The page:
Another widely utilized termination technique which has gained considerable acceptance entails the use of insulation-piercing terminals for the contact members of the connector. These terminals are adapted to cut through the insulation of the conductor and establish an electrical connection therewith without preliminary stripping and without the conventional soldering step. In multi-circuit electrical connectors, these insulation-piercing terminals frequently are in the form of ribbon contacts disposed within the connector housing.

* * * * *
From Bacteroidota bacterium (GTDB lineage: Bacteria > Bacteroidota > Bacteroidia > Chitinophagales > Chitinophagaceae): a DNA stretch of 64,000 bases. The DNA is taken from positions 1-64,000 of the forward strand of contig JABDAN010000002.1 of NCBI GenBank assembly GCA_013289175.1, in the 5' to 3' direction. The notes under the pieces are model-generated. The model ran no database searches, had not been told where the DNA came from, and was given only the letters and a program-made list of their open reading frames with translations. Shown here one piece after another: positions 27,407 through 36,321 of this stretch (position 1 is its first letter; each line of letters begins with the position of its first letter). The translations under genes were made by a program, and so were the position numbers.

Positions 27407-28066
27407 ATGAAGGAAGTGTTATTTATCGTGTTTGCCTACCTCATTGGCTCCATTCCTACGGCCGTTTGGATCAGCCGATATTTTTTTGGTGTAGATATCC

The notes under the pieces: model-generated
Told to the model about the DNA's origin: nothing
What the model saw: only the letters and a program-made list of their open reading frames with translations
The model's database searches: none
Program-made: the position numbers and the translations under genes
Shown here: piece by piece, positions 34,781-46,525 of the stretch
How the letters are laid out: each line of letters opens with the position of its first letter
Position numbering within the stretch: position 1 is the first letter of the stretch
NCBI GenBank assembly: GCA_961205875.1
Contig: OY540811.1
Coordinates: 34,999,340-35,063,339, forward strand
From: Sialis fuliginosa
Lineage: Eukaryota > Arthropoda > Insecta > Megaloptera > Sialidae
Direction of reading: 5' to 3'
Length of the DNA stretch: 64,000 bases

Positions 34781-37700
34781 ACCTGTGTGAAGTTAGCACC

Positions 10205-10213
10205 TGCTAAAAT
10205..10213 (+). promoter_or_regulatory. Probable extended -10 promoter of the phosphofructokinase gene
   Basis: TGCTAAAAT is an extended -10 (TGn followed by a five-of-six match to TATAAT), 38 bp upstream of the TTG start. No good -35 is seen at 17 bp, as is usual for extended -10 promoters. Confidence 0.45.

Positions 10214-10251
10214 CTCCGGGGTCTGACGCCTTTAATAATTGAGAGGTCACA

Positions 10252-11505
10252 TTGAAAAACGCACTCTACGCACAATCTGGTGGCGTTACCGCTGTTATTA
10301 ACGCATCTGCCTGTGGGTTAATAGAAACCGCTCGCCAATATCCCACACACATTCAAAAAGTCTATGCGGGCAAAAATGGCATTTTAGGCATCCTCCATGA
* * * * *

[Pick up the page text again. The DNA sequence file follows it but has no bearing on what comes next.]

In particular, U.S. Pat. No. 3,867,005, issued to Paul Hoppe, Jr., on Feb. 18, 1975, and U.S. Pat. No. 3,926,498, also issued to Paul Hoppe, Jr., on Dec. 16, 1975, both patents being assigned to the assignee of the present invention, disclose multi-circuit electrical connectors utilizing such insulation-piercing ribbon contact elements, the disclosures of which are specifically incorporated herein by reference. Referring to these patents, the insulated electrical conductors are securely terminated in a connector by forcibly inserting the insulated conductors transversely into longitudinally open channel-shaped contact elements disposed in the connector housing. These contact elements contain insulation-piercing notches whereby the notches penetrate the insulation and make electrical contact with the conductors. Furthermore, strain relief channels are provided in the connector housing at the open end of each contact element which, along with the insulation-piercing notches, aid in maintaining the termination connection between the insulated conductors and the connector.